Can Google (GOOG) Avoid the Apple (AAPL) Trap?

Wyatt Investment Research

Any way you measure it, Google (GOOG) is on a tear of late.

Shares of the search-engine giant have:

  • Increased 37% in the last year
  • Increased 19% in the last three months
  • Increased 15% year-to-date
  • Increased 6.5% in the last month

Thanks to its recent tear, Google shares have been establishing a new all-time on almost a weekly basis. The stock currently sits at $837, just a shade under last week’s new high of $838.60. Meanwhile, the company’s market cap has gone from $186 billion to $275 billion since last July.

The question now is: How much higher can Google go? Not much higher, according to most analysts.

According to Yahoo! Finance, the mean price target for Google shares among 30 analysts is $860. In other words, the average analyst thinks the stock only has another 3% left to run. The high target is $1,000. If that sounds eerily familiar, it should…

Six months ago, Apple (AAPL) was also at an all-time high, trading above $700 for the first time in its history after an incredible 70% rise in a year. At the time, some analysts thought nothing could slow the Apple train. At least one of them predicted that the stock would shoot up to $1,000. Others said it could become the first company to earn a trillion-dollar valuation.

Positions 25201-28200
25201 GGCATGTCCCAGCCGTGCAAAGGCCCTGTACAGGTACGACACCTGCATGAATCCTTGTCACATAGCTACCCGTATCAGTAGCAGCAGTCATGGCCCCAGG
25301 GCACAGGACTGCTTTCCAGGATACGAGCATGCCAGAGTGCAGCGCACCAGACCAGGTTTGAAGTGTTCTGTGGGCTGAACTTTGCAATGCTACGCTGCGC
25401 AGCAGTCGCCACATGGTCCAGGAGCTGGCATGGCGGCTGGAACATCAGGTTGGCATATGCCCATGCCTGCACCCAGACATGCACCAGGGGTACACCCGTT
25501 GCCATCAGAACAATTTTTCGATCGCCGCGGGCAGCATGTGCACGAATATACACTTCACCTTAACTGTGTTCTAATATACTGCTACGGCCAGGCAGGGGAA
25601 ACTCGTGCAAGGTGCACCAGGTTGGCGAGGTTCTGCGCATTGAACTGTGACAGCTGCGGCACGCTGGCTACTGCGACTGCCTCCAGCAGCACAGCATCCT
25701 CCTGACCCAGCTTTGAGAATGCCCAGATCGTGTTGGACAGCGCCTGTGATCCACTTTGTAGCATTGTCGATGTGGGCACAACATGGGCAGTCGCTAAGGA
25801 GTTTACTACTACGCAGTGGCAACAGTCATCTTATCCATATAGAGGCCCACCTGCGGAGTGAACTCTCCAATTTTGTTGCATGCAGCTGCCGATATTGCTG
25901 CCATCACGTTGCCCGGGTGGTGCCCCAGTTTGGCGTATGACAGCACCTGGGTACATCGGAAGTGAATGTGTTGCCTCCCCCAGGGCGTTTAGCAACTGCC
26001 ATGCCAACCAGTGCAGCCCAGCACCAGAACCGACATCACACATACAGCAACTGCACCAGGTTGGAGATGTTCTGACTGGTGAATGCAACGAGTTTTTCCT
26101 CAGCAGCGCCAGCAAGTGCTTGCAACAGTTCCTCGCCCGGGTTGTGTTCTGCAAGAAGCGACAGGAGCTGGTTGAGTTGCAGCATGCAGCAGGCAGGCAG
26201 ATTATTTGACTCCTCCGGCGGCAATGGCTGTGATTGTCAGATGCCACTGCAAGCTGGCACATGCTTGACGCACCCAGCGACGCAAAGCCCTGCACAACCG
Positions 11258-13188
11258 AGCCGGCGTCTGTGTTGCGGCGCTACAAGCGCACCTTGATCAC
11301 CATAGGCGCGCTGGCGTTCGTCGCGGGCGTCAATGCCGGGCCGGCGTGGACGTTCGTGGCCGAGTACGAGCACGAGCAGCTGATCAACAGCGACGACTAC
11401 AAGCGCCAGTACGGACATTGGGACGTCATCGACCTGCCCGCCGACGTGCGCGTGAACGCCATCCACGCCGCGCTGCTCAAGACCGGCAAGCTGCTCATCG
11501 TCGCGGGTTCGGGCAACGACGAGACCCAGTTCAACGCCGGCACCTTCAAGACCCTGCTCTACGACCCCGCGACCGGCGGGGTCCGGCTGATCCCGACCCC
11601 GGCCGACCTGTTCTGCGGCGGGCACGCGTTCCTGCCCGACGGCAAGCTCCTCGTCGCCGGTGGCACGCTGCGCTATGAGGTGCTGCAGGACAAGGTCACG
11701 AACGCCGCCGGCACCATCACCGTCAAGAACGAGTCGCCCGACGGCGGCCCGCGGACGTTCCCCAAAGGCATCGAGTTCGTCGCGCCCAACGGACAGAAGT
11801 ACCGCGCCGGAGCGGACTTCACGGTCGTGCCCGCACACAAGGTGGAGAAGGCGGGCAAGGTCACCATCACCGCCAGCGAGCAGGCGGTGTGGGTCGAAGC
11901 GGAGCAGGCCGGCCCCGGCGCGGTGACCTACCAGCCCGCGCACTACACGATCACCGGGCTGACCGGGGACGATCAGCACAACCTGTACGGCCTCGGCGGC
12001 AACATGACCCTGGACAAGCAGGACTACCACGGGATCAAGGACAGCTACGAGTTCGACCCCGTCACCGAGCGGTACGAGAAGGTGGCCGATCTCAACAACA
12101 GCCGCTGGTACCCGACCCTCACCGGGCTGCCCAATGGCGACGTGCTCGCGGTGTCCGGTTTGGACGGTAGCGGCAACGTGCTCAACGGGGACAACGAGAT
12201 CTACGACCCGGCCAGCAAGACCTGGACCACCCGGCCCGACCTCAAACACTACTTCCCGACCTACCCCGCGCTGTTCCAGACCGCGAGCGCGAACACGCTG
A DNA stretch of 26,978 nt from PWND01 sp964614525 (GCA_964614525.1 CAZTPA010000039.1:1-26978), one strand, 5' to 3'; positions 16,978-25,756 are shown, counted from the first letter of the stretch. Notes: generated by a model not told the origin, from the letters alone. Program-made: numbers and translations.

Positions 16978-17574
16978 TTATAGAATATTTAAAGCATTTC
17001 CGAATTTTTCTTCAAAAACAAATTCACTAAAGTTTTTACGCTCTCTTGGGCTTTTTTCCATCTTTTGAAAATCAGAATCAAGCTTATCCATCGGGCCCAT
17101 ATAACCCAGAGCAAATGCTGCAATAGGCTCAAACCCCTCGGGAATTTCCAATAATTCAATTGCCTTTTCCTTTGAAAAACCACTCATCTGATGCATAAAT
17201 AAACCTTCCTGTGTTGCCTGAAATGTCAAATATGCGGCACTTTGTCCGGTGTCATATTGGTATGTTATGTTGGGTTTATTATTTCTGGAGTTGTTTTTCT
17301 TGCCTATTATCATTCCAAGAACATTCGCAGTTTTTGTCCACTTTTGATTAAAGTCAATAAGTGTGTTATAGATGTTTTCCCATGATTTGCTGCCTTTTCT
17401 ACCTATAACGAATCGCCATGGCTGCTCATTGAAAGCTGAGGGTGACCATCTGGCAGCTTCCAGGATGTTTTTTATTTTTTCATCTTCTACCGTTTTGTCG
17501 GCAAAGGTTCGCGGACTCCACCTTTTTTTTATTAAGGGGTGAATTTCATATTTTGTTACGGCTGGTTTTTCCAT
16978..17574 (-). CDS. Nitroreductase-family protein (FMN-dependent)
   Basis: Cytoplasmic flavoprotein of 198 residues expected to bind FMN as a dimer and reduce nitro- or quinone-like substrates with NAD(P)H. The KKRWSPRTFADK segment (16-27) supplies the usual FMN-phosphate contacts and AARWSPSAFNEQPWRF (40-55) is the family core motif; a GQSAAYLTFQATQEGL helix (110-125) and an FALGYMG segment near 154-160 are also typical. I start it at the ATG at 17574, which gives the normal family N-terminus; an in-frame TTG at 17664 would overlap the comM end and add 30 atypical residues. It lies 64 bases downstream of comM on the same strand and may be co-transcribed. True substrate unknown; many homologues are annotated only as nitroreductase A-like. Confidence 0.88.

You know what’s happened since. Shares of the world’s richest company plummeted 40% in just over five months, dipping to a low of $420. It’s up only slightly since, closing at $437 today.

Does that mean Google is in danger of going through an Apple-like drop-off? Not necessarily. If you’re someone who believes in PE ratios, Google doesn’t appear in mortal danger, with shares trading at just 15.6 times forward earnings.

But at some point, when a stock as large as Google or Apple acts like a growth stock for an extended period of time, sticker shock invariably sets in for investors. There’s a reason there haven’t been many $1,000 stocks. No matter how great the company, once a share price reaches a certain level, investors begin to shy away – especially if it’s a tech stock.

We’ve seen it before with Google the first time it hit $700 back in 2007. We saw it with Apple late last year.

Are we about to see it again with Google? Stay tuned.



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